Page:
Medical occupation and mobility of medical personnel in the European Union

25. September 2014 at 11:12
gerhard_polak

Dr. med. Gerhard Polak


By Dr. med. Gerhard Polak

You can download this article as a PDF file here.

The harmonisation of the system for further education (the Bologna process) has constituted a milestone in the promotion of mobility within the European Union.

The Directive on the Recognition of Professional Qualifications was created in order to ease the mobility of employees and assure the free movement of people through Europe. It simplifies and thus fosters the mobility through automatic recognition of medical degrees within the EU Member States.

Doctors as well as medical personnel or persons with other healthcare qualifications are able to pursue their profession in a member state other than the one in which they have obtained their professional qualifications.

To work as a medical doctor in another EU country, it is necessary to submit an application to the supervisory authority, providing the evidence required and documenting qualifications acquired, as a first step.

Motivation for mobility of medical professionals

Many young doctors and recent graduates of medical schools are willing to start their medical specialisation in another EU-State because of the long waiting times in their own countries.

In addition to these cases, more and more medical specialist and assistants move abroad, seeking opportunities outside their home countries. Those who are well informed are more likely to reach their career goals such as positions as consultants, senior physicians or head physicians. The willingness to change from one place of work to another is often an asset and facilitates a rapid career advancement.

Mobility flows in the EU

Migration flows in the EU move primarily from east to west and from the south to states located in the north-west. The main destinations are Germany and Switzerland followed by the Scandinavian countries Denmark, Norway and Sweden as well as Great Britain and Ireland.

The implementation of the EU Working Time Directive results in additional job offers.

Most of the job offers target medical specialists who have already been trained successfully. In Scandinavia, general practitioners are in highest demand. In Germany, the job offers more often target anaesthesiologists, neurologists, psychiatrists and general practitioners. In Switzerland, surgeons and psychiatrists are particularly in high demand. In Great Britain, you can find attractive job offers in a variety of these fields.

Most of the job offers around the EU mentioned before are probably a result of the implementation of the EU Working Time Directive for physicians and less likely caused by obsolescence.

The EU Working Time Directive allows a maximum of 25 hours of continuous work. The working time per week should not exceed 48 hours.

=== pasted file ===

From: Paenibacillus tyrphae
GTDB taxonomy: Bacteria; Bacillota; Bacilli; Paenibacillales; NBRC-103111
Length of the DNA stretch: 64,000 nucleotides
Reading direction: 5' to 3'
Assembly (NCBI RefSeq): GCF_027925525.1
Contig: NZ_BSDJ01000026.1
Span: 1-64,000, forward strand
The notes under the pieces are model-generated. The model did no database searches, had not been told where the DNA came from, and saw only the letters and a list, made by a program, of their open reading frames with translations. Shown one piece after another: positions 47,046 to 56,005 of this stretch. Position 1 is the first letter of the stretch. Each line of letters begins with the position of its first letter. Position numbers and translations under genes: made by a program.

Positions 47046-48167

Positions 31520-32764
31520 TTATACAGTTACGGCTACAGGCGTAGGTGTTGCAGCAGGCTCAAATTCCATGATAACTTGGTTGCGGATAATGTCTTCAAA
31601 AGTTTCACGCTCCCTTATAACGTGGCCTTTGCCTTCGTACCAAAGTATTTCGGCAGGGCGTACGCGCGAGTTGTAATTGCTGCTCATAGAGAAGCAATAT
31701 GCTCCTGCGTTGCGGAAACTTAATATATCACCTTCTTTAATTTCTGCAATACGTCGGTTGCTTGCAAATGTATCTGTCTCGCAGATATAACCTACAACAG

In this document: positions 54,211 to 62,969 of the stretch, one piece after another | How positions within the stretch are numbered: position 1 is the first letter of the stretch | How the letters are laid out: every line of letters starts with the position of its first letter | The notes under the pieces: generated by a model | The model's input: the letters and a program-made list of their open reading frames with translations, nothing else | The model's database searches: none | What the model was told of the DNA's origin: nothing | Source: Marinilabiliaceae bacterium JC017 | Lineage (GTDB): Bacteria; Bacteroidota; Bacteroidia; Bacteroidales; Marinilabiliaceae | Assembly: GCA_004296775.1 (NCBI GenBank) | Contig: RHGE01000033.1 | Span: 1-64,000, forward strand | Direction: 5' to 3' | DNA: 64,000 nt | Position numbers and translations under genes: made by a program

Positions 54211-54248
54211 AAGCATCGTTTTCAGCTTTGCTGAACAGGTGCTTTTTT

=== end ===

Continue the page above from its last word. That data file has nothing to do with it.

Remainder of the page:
Exceptions: Some EU-States are still dilatory in the implementation of the EU Working Time Directive, because the implementation of this directive means higher costs in the health care system since they will have to employ considerably more medical personnel in the clinics and hospitals.

In Austria for example, the Working Time Directive of medical institutions still allows physicians to work in a hospital 72 hours or more per week. Another “negative” example is Greece, where physicians usually work more than 64 hours per week and in some public hospitals even 90(!) hours.

Salaries:
Physicians with 8 to 12 years of vocational experience receive the highest salaries in Great Britain, followed by Switzerland, the Netherlands, Germany, Denmark and France. The best salaries for young physicians and new entrants to the profession are paid in Switzerland, followed by Denmark, Germany, Sweden and Norway.
(Source: Deutsche Krankenhausgesellschaft e.V.)

Career on course:

Your Career on course is the motto of GOING INTERNATIONAL. We provide information and give advice to Medical Doctors, Public Health Experts and Allied Health Professionals who have a deliberate and proactive approach towards their professional roles.

Further tips, information and consulting services:

GOING INTERNATIONAL provides specific information and consulting services to physicians and people in other medical fields like nursing and public health.

– We provide advice regarding postgraduate training.
– We inform you about opportunities for your career entry, career-advancement or career changes.
– On our website you can find personal accounts on working and training in different countries, they offer useful information and feedback from personal experiences

If you have questions concerning a job in the EU, please contact us. You can call us at +43-1-798 2527 or send us an e-mail to office@goinginternational.org

Kind regards,

Gerhard Polak MD, DTMH
Going International

You can download this article as a PDF file here.

REFERENCES and SOURCES:

The European Union

The European Job Mobility Portal

European Medical Association

European Medical Mobility

 

Tip: More up to date educational events dealing with healthcare can be found online on the Education Database »medicine & health«.